Encourage a follow-up sometime soon! 

Suggesting a 3 or 6-month follow-up visit certainly sends the message that their situation simply isn’t worth your taking too seriously. And as a result, they will undoubtedly convince themselves that really everything is fine, that nothing really needs to change.
And if you don’t believe me, read the comments from those in the know, below.

Thanks for taking the time to read this.

Monday, February 20, 2012

My High Calorie Intake Could Make Me Forgetful?


A Response to the Mayo Clinic's Press Release on Overeating and MCI


UPDATE! Read the response in "comments" from the primary investigator!

Yes I'm distressed!
I'm pretty worked up right now. Could be because the media is suggesting I should eat less, and I don't like it when I'm told to eat less—particularly for no good reason. And maybe it's because I take my mental function seriously, particularly living with Multiple Sclerosis, which can impact cognitive function. So best not to make unsubstantiated claims about what's gonna impact things like my memory unless it comes from good, solid science.

I'm perplexed. Could I really be the only one who sees the great irony in the opening statement of this Mayo Clinic press release stating that higher calorie intake, as self-reported by those with memory loss, ages 70-89, is associated with greater mild cognitive impairment (MCI)? Under the title Overeating May Double The Risk Of Memory Loss  the authors conclude "Cutting calories…may …prevent memory loss as we age." The study suggests that eating "too much" (more than 2,143 calories) may double the risk of memory loss.

Yes, the very people assessed to have the worse cognitive function reported the highest, sometimes extremely and unbelievably high calorie intakes. And as the press release video reveals, we're talking significant impairment (as in “Oh my, I've forgotten I was supposed to fly to New York yesterday" — oops!)

"Vell, I believe I had a couple of chickens, a pinch of shmaltz,
a few spoons of potatoes and a pint of borsht."
It's well established that self reporting dietary intake is full of errors—generally, the underweight err on the side of over-representing food intake, while the overweight do just the opposite. But self-reporting by the cognitively impaired? Is this some sort of joke, an April Fool's prank come early?

Even self-reported food intake using a validated assessment tool has its faults. (As in the Harvard study.) Being validated does not mean that the findings are real, that they reflect what was truly eaten. It merely addresses reproducibility. In this Mayo Clinic study, the only thing that was truly confirmed (as reported in the press release) is the degree of impairment, as assessed by more than one source. So we know participants are truly cognitively impaired, but we don't know with certainty how much they really ate calorically in the preceding year they were reporting on. Quite the population for accurately reporting, retrospectively, the amount they ate!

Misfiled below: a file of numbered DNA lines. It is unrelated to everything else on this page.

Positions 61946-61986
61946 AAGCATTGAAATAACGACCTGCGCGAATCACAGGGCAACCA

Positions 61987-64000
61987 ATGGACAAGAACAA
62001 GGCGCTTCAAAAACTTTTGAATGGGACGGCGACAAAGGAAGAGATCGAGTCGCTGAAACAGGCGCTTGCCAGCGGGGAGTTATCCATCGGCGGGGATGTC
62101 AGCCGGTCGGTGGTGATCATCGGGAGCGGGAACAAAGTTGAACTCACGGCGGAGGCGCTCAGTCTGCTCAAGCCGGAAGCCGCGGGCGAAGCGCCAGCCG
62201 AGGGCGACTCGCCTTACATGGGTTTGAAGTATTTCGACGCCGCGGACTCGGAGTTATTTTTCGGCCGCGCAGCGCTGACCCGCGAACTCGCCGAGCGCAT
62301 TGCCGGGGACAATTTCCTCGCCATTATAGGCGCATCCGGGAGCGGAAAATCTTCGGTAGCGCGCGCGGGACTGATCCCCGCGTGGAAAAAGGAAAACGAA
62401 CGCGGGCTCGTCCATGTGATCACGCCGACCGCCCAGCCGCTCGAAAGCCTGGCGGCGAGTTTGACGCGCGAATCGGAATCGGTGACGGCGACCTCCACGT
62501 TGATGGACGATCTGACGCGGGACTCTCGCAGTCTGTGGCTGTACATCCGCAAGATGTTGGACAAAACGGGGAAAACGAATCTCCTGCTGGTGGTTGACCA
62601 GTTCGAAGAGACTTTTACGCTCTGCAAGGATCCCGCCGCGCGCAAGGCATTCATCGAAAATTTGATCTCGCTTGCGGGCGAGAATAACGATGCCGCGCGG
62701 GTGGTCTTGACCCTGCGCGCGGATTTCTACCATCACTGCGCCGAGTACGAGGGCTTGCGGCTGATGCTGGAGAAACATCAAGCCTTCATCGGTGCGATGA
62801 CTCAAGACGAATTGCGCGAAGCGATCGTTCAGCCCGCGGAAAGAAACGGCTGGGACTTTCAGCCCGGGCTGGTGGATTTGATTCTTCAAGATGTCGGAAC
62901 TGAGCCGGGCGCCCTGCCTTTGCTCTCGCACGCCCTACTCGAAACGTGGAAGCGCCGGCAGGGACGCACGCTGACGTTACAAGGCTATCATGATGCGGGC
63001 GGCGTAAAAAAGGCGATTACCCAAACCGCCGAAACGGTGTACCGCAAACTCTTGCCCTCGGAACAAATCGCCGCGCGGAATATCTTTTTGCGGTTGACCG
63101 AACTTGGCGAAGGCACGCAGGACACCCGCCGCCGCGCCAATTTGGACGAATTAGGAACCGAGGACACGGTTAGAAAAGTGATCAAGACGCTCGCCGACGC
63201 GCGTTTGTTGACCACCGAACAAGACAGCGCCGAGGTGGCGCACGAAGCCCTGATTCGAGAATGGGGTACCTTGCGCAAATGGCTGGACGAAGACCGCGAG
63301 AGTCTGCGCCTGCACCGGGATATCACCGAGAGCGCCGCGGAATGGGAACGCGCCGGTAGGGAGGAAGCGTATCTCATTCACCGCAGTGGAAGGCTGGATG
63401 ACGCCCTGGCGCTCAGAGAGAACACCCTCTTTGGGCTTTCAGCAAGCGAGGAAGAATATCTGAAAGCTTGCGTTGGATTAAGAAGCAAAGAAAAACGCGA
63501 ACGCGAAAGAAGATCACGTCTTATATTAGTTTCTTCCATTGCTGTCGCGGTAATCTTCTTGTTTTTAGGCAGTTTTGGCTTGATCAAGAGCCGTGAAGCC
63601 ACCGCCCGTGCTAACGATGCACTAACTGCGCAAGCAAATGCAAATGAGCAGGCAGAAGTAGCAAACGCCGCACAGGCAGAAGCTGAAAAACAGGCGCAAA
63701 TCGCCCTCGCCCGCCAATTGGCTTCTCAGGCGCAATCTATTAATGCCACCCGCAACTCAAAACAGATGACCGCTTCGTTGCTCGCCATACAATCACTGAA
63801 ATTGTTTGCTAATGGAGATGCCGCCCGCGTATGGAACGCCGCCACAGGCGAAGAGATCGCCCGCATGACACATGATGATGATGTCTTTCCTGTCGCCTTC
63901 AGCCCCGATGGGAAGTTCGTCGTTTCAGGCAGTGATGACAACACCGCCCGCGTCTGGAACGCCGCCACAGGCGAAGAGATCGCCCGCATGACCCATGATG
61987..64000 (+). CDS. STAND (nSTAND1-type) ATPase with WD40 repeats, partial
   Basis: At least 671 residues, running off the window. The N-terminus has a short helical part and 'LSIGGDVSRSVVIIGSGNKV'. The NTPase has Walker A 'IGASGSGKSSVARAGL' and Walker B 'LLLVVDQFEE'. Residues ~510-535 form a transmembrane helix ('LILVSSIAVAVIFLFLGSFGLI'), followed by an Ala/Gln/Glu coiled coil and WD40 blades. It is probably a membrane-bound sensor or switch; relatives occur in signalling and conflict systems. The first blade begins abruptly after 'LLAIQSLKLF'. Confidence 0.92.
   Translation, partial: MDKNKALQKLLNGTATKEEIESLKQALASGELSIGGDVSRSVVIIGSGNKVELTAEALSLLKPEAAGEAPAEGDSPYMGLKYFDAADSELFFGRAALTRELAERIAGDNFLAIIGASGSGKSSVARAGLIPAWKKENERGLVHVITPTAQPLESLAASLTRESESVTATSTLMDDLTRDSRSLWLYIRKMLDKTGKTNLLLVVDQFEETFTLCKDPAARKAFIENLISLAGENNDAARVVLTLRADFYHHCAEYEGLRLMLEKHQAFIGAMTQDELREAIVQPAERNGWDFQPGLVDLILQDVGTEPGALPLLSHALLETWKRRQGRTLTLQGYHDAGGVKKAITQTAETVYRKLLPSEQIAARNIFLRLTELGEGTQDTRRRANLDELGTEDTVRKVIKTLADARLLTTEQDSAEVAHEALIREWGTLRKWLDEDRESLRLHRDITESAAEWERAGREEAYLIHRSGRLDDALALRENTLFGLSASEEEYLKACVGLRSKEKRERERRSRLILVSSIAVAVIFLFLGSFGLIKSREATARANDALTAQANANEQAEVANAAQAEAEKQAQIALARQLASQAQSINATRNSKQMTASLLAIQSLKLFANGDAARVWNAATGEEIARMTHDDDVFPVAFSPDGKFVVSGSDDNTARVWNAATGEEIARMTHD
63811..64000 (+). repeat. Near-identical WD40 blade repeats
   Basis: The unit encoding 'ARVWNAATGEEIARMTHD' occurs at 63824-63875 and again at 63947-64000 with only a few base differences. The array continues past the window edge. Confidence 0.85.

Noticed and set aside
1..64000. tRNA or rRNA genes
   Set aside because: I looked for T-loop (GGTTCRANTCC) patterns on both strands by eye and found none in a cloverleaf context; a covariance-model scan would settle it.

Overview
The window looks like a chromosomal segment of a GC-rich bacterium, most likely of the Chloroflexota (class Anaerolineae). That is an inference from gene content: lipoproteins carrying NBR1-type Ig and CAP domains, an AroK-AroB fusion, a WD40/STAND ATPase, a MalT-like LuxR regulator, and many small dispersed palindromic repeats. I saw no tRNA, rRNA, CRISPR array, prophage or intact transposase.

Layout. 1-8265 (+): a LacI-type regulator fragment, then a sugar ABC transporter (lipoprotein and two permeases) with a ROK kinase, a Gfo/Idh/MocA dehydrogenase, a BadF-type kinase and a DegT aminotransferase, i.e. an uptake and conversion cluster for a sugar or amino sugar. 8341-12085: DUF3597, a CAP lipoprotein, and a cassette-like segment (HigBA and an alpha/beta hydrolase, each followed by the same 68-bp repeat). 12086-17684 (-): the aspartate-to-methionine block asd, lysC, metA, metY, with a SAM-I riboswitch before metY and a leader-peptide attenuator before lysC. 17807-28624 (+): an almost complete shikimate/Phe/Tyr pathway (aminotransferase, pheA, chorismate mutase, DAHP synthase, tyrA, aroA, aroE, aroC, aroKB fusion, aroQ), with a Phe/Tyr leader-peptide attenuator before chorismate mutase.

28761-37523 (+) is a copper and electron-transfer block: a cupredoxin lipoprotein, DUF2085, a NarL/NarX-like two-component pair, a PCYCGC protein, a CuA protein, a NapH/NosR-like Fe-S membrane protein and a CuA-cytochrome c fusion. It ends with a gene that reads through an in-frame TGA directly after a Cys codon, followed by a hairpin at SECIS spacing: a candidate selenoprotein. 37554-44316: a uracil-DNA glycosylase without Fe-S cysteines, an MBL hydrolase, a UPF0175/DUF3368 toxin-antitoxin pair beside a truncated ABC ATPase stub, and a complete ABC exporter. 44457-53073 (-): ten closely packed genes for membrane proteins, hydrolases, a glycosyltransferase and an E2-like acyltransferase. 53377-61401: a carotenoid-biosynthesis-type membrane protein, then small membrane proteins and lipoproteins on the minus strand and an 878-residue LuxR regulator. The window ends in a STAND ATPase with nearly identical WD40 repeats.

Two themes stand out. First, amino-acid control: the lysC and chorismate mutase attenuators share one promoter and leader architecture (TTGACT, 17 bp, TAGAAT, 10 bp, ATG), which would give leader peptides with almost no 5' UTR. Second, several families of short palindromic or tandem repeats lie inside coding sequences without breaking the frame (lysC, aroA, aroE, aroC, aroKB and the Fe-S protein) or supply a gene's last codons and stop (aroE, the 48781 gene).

Maybe, given their MCI, they've forgotten how many portions they really consumed? Or perhaps they forgot that we typically don't report these things honestly.

The Joke is on Us

So here's my beef. The Mayo Clinic's press release, and subsequently the media outlets which picked it up, misled us. Even if my reasoning is off and all of the potential places where the science seems shabby were fully explained in the full study (which is yet to be released) there remains this problem—the media's conclusions suggest causation when at best we have an unexplained association.

The research summary states that higher calorie intake is associated with more cognitive loss (but does not necessarily cause it). So to then conclude, as most every article has, that we should be reducing our food intake, “cut out the chips” even, limiting our calories to prevent memory loss couldn't be more absurd! How unreasonable to manipulate us with these faulty one-liners, these irresponsible conclusions.

The Real Answer May Lie With BMI

The study controls for variables that might otherwise have confounded or confused the results. The researchers appropriately ensured that the finding, the increase in MCI with higher calorie intake, was not the result of such variables as diabetes, stroke, and, important to this argument, BMI. In other words, if I understand the press release and study abstract correctly, the increase in MCI associated with increased calorie intake at the highest intake levels, was not due to BMI. So BMI would not have been similarly increasing along with the cognitive impairment. Or, for that matter, with caloric intake.

So here's where I run into some difficulty. The study is stating that some, many individuals ages 70-89 years, are consuming > 2,000 to 6,000 calories daily, if we believe what they self-reported. And this is not linked with increasing BMI? If it isn't, that means people eating a rather extraordinary amount of food have no higher BMI than those at lower intakes. Soooo, if they are eating so much, but don't have higher BMIs, than how do we explain this?

There are several possible explanations. They could be expending more calories from exercise. Yet from the abstract, there was no mention of activity level—a major omission if we are assessing intake and making claims regarding the effects of intake without exploring output. Maybe it's exercise that's linked with MCI, for goodness sake, as exercisers would need to be eating at higher calorie levels. “Exercise Causes Cognitive Impairment.”  Wouldn't that make for a headline!

Or, maybe there is some other medical explanation for such high intakes without resultant higher BMI. Are they malabsorbing—as in such conditions as celiac disease? This would result in nutrient deficiencies, which certainly may be responsible for cognitive losses.

Or maybe they have some thyroid condition, or cancer, not yet diagnosed, which may account for greater expenditure of calories, and may also impact cognitive function. I am no expert on memory loss—that I can say with certainty. But it appears the researchers have not done due diligence regarding their study and its conclusions.